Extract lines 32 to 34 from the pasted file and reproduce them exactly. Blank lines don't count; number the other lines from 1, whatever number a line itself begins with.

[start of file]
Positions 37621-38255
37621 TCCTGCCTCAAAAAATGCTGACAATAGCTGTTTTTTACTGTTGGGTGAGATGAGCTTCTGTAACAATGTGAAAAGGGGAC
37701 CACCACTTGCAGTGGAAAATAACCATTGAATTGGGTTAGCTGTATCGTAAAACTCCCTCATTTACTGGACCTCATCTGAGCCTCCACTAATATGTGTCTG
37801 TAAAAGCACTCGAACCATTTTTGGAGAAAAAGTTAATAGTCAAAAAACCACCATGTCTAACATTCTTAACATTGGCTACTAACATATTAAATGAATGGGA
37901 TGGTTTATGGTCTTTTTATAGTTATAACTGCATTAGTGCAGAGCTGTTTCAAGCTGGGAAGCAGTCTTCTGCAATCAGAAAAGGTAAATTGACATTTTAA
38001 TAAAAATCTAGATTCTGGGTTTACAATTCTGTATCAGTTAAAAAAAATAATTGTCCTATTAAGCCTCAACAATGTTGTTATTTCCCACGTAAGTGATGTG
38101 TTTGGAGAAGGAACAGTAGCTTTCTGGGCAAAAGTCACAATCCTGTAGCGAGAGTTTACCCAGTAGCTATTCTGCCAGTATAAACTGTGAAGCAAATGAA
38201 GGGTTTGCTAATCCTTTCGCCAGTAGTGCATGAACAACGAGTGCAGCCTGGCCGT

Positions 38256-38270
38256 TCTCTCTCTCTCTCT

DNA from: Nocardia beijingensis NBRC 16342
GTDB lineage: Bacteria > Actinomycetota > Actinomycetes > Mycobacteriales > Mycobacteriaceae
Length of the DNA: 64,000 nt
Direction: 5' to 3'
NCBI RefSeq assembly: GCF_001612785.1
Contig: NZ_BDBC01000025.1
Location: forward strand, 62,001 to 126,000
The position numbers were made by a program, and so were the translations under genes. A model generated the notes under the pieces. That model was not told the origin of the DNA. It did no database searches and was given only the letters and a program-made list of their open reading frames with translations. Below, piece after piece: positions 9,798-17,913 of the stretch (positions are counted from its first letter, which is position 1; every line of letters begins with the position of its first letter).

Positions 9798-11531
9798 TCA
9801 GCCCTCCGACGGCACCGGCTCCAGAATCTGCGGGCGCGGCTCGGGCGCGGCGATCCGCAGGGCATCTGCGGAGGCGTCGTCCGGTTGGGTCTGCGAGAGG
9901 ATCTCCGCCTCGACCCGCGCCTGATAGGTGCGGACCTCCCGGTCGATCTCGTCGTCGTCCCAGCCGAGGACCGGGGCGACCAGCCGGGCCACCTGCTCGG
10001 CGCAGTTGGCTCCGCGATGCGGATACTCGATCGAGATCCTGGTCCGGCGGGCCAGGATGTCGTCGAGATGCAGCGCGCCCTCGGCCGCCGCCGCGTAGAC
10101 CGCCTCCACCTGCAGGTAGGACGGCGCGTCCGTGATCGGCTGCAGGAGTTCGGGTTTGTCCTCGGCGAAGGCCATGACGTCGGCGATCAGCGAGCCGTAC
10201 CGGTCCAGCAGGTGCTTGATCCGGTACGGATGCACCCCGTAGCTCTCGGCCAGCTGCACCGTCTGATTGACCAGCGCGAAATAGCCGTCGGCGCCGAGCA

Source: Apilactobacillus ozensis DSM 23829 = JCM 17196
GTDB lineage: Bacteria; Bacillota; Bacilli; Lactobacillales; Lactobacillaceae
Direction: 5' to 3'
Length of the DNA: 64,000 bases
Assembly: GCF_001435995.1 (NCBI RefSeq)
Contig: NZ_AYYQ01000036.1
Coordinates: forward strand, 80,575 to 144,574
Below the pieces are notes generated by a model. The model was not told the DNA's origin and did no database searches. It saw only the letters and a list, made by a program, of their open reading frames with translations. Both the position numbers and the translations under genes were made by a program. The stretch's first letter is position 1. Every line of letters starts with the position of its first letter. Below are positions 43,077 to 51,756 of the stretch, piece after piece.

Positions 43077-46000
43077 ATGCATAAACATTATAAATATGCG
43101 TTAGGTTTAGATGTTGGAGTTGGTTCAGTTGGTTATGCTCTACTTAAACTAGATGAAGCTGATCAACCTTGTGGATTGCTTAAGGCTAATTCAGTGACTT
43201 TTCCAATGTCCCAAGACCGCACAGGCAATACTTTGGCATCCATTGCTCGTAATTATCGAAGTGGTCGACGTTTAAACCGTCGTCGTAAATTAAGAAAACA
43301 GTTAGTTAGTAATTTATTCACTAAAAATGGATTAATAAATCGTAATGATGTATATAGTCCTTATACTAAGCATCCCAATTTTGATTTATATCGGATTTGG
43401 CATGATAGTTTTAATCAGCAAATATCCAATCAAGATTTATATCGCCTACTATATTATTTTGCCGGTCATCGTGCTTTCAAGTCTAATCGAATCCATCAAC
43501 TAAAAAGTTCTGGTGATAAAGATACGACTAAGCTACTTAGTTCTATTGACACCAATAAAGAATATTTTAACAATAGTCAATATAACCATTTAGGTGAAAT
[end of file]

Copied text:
Coordinates: forward strand, 80,575 to 144,574
Below the pieces are notes generated by a model. The model was not told the DNA's origin and did no database searches. It saw only the letters and a list, made by a program, of their open reading frames with translations. Both the position numbers and the translations under genes were made by a program. The stretch's first letter is position 1. Every line of letters starts with the position of its first letter. Below are positions 43,077 to 51,756 of the stretch, piece after piece.

Positions 43077-46000